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Barge Operators to Congress: ‘Raise Our Taxes’

It’s not often that an industry comes to Congress begging to pay higher taxes — but that’s exactly what users of the inland waterways barge system are proposing.

The barge industry’s Waterways Council Inc. and a variety of agriculture, business and labor groups wrote last week to House tax writers urging a 6-cent- to 9-cent-per-gallon increase in the 20-cent-per-gallon fuel tax that operators pay to help fund construction of and improvements to the nation’s system of inland locks and dams.

The groups asked House Ways and Means Chairman Dave Camp, R-Mich., and ranking member Sander M. Levin, D-Mich., to support an increase in the user fee, which could then be rolled into water resources legislation (HR 3080) the House may take up in October.

The idea isn’t new, but the industry was disappointed that an increase in the user fee wasn’t included in the Senate-passed water bill (S 601). The bill’s sponsors in the House may be concerned that adding a user fee increase to their measure could draw opposition from anti-tax members of their caucus.

The funds raised for the Inland Waterways Trust Fund through the user fee are matched by general appropriations to pay for improvements to the system.

Both the House and Senate bills would free up more of the trust fund to cover new projects by shifting some expensive projects — notably the Olmsted Lock project in Ohio — from the trust fund to the federal government. That project has been sapping most of the trust fund’s money. The House bill would decrease the trust fund’s share of the project cost to 25 percent from the current 50 percent.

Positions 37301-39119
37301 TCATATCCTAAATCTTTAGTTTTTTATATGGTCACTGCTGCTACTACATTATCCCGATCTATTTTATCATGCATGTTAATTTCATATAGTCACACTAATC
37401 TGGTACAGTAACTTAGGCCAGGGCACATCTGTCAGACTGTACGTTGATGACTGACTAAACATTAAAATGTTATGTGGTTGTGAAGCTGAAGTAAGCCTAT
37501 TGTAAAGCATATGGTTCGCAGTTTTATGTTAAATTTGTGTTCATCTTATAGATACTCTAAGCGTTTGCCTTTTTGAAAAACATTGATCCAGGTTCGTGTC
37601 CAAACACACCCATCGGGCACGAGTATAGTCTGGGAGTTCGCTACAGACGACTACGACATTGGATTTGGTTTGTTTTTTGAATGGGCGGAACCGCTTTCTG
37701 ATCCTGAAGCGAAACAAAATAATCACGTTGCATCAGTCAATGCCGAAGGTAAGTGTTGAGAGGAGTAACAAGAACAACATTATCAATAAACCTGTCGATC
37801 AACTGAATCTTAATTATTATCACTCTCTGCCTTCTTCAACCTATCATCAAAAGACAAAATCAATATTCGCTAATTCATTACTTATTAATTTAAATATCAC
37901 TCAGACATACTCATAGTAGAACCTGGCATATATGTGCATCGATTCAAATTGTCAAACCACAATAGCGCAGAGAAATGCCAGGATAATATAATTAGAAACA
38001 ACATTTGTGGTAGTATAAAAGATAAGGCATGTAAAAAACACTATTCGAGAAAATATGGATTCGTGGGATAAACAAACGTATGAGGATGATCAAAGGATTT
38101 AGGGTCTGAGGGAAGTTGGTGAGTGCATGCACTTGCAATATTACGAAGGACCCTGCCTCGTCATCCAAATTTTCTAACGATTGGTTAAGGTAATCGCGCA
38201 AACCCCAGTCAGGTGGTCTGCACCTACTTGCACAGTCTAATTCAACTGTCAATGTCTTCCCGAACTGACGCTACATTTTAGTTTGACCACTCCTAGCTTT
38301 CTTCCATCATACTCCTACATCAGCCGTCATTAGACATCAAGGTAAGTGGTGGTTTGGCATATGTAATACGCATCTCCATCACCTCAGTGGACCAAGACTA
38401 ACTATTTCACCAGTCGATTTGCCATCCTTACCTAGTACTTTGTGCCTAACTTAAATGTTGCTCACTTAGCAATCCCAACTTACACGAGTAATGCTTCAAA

In their letter, the shipping groups note that the inland waterway system carries 60 percent of the nation’s export-bound grain and is vital to the nation’s manufacturing and construction industries.

“The user fee increase is supported by those who pay it — just 300 commercial operators — while the entire nation benefits, from hydropower, municipal water supply, recreational boating and fishing, flood control, national security, and waterfront property development,” they wrote.

The group said most of the locks and dams were built in the 1920s and 1930s and need to be upgraded to carry “21st century cargoes that fuel our modern economy.”

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